I first heard of the game Halo when someone died from playing it. The 20 year old, Chris Staniforth, had developed deep vein thrombosis (DVT) and died of a lung blockage – as he was spending too much time playing the game on his Xbox 360. Of course, this could be argued that it wasn’t the game in question that caused his death, but it did lead me to discover that this was indeed not a game for children. It has a 15 certificate too. So I was very surprised to find that you can buy Halo Mega Bloks toys!
Now maybe I do not understand what a “normal” teenager is like because my children (all of them even the 4 year old) have grown out of Mega Bloks, they’ve moved on to Lego. Maybe it’s because they feel that Mega Bloks are babyish – and that, in actual fact, the Mega Bloks have a fresh new appeal in providing such a more grown up toy? It’s not a risk I am prepared to take this Christmas though I tell you.
The only other thing I can think of is that Mega Bloks are indeed aiming this product at children who are indeed too young for its content. Arguably the actual toys are just figures that shoot (at aliens by the way, so that apparently makes it okay). I know lots of parents let their children play games that they are not old enough for the certification, but surely that is different from a large retailer of children’s toys such as Mega Bloks actively seeming to encourage it? What is this saying about the distributors too?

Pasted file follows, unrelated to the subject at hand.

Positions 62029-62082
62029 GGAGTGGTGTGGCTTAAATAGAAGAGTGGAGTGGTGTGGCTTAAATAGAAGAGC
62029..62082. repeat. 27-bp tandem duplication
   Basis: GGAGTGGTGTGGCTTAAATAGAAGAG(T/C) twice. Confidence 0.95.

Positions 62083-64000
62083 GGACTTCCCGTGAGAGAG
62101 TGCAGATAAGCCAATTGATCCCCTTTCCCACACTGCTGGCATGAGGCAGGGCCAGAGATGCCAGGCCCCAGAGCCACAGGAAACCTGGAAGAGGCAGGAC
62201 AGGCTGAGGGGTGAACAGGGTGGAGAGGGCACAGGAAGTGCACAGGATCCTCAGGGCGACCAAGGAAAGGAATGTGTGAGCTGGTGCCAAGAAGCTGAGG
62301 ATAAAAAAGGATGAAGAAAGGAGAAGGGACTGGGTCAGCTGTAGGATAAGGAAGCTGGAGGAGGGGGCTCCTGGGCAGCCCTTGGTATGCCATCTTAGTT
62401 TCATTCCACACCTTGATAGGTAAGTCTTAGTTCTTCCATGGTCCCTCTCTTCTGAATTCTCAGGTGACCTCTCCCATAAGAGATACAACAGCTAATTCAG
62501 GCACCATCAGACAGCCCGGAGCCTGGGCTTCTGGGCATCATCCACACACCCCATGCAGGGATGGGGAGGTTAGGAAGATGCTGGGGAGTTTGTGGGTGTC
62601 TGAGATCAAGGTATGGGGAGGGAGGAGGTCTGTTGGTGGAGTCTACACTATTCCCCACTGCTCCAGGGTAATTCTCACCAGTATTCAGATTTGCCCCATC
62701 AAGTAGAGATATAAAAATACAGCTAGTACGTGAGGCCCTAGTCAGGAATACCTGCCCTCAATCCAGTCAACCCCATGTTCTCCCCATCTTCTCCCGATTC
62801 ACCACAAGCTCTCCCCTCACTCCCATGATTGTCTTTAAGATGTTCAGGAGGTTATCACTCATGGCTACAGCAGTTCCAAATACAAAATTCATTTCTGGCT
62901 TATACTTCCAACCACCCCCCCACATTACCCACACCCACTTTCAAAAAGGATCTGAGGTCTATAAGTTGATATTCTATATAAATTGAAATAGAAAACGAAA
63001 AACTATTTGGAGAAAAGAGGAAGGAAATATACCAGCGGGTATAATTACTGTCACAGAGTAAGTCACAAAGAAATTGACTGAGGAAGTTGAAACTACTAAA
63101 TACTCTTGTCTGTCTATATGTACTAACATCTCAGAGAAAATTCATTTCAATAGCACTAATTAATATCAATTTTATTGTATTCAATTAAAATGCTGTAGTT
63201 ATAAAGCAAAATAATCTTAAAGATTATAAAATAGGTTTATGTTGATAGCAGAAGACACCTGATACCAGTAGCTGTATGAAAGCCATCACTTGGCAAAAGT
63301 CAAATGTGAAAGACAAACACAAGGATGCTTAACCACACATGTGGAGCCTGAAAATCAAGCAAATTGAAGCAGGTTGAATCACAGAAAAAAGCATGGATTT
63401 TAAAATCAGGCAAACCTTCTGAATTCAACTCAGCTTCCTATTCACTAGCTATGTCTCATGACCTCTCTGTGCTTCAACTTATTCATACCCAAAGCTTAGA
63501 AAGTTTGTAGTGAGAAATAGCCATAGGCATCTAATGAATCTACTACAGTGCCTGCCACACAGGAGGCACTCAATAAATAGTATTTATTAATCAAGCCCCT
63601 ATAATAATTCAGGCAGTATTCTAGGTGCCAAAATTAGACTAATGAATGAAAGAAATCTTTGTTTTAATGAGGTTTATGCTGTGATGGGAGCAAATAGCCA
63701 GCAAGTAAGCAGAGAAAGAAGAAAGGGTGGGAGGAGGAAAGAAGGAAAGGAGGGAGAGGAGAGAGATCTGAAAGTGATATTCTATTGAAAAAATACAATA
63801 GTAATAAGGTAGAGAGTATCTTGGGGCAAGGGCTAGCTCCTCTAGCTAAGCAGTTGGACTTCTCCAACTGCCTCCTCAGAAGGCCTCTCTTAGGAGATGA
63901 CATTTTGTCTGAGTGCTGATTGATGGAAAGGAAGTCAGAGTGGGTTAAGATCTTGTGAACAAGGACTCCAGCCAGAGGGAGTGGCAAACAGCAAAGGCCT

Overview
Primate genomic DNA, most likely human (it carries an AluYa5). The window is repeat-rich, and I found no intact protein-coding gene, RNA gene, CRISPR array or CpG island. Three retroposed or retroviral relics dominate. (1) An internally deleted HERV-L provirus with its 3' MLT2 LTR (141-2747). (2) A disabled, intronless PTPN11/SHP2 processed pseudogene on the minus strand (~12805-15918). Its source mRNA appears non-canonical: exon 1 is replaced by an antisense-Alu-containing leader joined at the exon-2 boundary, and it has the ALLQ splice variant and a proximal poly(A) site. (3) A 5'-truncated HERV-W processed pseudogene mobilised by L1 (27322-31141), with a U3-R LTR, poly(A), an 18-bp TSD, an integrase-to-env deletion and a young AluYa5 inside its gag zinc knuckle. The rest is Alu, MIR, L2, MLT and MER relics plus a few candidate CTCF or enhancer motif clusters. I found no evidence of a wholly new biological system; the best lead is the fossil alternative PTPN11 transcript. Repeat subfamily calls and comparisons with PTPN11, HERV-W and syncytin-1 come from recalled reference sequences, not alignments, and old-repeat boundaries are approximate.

May be I am missing the point. Is it a clever oxymoron? Mega Bloks obviously know a lot more about children’s toys than I do – is there a market? Have you bought Halo Mega Bloks toys as a present? What age are the children that are playing with them? Do they know the link to the game or are they just appealing due to the “in-game sounds” and enhanced weapons?
You may also be interested in this post about whether Grand Theft Auto is suitable for a 9 year old.
This is not a sponsored post.